The Maternal, Infant, and Early Childhood Home Visiting (MIECHV) Program supports voluntary, evidence-based home visiting services for at-risk pregnant women and parents with young children up to kindergarten entry. The program builds on decades of scientific research showing that home visits by a nurse, social worker, early childhood educator, or othertrained professional during pregnancy and in the first years of a child’s life improve the lives of children and families by preventing child abuse and neglect, supporting positive parenting, improving maternal and child health, and promoting child development and school readiness. States, territories, and tribal communities receive funding through the MIECHV program and have the flexibility to select home visiting service delivery models that best meet state and local needs. The MIECHV program is administered by the Health Resources and Services Administration’s (HRSA) Maternal and Child Health Bureau (MCHB) in partnership with the Administration for Children and Families (ACF). This resource for MIECHV awardees provides essential...

    The Maternal, Infant, and Early Childhood Home Visiting (MIECHV) Program supports voluntary, evidence-based home visiting services for at-risk pregnant women and parents with young children up to kindergarten entry. The program builds on decades of scientific research showing that home visits by a nurse, social worker, early childhood educator, or othertrained professional during pregnancy and in the first years of a child’s life improve the lives of children and families by preventing child abuse and neglect, supporting positive parenting, improving maternal and child health, and promoting child development and school readiness. States, territories, and tribal communities receive funding through the MIECHV program and have the flexibility to select home visiting service delivery models that best meet state and local needs. The MIECHV program is administered by the Health Resources and Services Administration’s (HRSA) Maternal and Child Health Bureau (MCHB) in partnership with the Administration for Children and Families (ACF). This resource for MIECHV awardees provides essential information about the opioid epidemic, opioid use disorder (OUD), and neonatal abstinence syndrome (NAS). It includes relevant research; offers strategies for MIECHV awardees and their state partners in early childhood, public health, and substance misuse and mental health treatment; and highlights promising efforts underway in Maine, Colorado, West Virginia, and Massachusetts. (Excerpt from introduction)

  • Individual Author: Sandel, Megan; Faugno, Elena; Mingo, Angela; Cannon, Jessie; Byrd, Kymberly; Acevedo Garcia, Dolores ; Collier, Sheena ; McClure, Elizabeth ; Boynton Jarrett, Renee
    Reference Type: Journal Article
    Year: 2016

    Population health is associated with the socioeconomic characteristics of neighborhoods. There is considerable scientific and policy interest in community-level interventions to alleviate child poverty. Intergenerational poverty is associated with inequitable access to opportunities. Improving opportunity structures within neighborhoods may contribute to improved child health and development. Neighborhood-level efforts to alleviate poverty for all children require alignment of cross-sector efforts, community engagement, and multifactorial approaches that consider the role of people as well as place. We highlight several accessible tools and strategies that health practitioners can engage to improve regional and local systems that influence child opportunity. The Child Opportunity Index is a population-level surveillance tool to describe community-level resources and inequities in US metropolitan areas. The case studies reviewed outline strategies for creating higher opportunity neighborhoods for pediatricians interested in working across sectors to address the impact of...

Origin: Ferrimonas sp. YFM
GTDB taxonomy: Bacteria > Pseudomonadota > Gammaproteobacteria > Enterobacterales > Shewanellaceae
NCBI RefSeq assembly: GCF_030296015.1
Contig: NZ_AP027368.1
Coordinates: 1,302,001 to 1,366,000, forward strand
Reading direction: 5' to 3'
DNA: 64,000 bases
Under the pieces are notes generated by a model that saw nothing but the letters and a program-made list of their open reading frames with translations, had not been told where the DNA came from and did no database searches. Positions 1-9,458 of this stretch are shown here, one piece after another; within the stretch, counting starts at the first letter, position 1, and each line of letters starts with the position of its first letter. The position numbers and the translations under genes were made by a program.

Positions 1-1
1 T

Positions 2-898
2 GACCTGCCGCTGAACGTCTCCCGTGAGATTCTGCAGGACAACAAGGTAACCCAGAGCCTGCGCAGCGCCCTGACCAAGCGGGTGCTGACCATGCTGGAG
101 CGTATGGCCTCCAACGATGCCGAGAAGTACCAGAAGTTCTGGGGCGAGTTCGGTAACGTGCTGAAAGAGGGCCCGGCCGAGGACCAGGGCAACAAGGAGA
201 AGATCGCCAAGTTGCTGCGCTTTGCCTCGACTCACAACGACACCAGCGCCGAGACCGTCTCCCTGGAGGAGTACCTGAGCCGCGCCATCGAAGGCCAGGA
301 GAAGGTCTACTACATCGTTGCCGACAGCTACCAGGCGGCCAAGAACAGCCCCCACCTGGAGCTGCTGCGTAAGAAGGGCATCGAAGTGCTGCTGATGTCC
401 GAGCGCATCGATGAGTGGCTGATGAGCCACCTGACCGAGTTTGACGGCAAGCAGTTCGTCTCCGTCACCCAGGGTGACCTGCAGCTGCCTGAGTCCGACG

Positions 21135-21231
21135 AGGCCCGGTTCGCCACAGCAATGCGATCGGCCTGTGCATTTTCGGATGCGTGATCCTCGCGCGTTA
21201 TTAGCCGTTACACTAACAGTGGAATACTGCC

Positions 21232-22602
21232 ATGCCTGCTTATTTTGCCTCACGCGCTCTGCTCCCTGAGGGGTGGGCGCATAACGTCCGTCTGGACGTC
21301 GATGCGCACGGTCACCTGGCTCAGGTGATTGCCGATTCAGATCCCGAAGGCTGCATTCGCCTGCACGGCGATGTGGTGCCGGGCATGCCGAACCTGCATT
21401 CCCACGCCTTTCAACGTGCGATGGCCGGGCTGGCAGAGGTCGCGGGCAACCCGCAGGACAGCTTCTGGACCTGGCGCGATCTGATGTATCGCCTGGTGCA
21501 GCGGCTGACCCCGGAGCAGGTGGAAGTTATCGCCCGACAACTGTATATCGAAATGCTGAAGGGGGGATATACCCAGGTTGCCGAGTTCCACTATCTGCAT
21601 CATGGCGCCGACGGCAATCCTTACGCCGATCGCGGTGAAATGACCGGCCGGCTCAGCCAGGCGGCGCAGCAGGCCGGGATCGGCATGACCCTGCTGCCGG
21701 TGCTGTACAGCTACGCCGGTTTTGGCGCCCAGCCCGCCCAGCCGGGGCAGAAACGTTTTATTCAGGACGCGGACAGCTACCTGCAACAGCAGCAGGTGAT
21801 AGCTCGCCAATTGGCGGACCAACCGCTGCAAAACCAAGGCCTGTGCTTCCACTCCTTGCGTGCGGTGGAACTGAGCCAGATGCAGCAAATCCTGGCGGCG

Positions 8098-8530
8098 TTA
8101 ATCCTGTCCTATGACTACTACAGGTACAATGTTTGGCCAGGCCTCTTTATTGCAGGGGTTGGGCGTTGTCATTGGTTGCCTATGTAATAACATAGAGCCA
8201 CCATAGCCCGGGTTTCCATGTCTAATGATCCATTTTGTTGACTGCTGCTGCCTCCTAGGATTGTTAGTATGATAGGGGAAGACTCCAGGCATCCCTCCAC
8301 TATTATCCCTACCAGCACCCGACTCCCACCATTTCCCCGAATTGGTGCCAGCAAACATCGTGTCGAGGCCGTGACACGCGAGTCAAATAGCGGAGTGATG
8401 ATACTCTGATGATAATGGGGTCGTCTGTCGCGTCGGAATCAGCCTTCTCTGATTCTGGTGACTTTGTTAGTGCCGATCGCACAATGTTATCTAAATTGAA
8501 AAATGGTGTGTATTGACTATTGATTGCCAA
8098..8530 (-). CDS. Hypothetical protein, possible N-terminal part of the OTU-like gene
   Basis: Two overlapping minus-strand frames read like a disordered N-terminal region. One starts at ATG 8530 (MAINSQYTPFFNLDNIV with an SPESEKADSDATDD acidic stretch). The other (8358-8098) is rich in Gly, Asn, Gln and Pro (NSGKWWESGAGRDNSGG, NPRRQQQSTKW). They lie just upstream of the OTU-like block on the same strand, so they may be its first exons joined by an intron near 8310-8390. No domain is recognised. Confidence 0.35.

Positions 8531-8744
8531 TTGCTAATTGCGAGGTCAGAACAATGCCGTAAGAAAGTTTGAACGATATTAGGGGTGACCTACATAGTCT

Population health is associated with the socioeconomic characteristics of neighborhoods. There is considerable scientific and policy interest in community-level interventions to alleviate child poverty. Intergenerational poverty is associated with inequitable access to opportunities. Improving opportunity structures within neighborhoods may contribute to improved child health and development. Neighborhood-level efforts to alleviate poverty for all children require alignment of cross-sector efforts, community engagement, and multifactorial approaches that consider the role of people as well as place. We highlight several accessible tools and strategies that health practitioners can engage to improve regional and local systems that influence child opportunity. The Child Opportunity Index is a population-level surveillance tool to describe community-level resources and inequities in US metropolitan areas. The case studies reviewed outline strategies for creating higher opportunity neighborhoods for pediatricians interested in working across sectors to address the impact of neighborhood opportunity on child health and well-being. (Author abstract)

     

  • Individual Author: Pendall, Rolf; Hendey, Leah; Greenberg, David; Pettit, Kathryn L.S.; Levy, Diane; Khare, Amy; Gallagher, Megan; Joseph, Mark; Curley, Alexandra; Rasheed, Aesha; Latham, Nancy; Brecher, Audra ; Hailey, Chantal
    Reference Type: Report
    Year: 2015

    The Choice Neighborhoods Initiative (Choice) of the U.S. Department of Housing and Urban Development (HUD) aims to transform distressed, high-poverty rate neighborhoods into revitalized mixed-income neighborhoods. Its primary vehicle to catalyze this transformation is the rebuilding of distressed public and assisted housing into energy-efficient, mixed-income housing that is physically and financially viable. (author abstract)

    The Choice Neighborhoods Initiative (Choice) of the U.S. Department of Housing and Urban Development (HUD) aims to transform distressed, high-poverty rate neighborhoods into revitalized mixed-income neighborhoods. Its primary vehicle to catalyze this transformation is the rebuilding of distressed public and assisted housing into energy-efficient, mixed-income housing that is physically and financially viable. (author abstract)

Sort by

Topical Area(s)

Popular Searches

Source

Year

Year ranges from 2005 to 2018

Reference Type

Research Methodology

Geographic Focus

Target Populations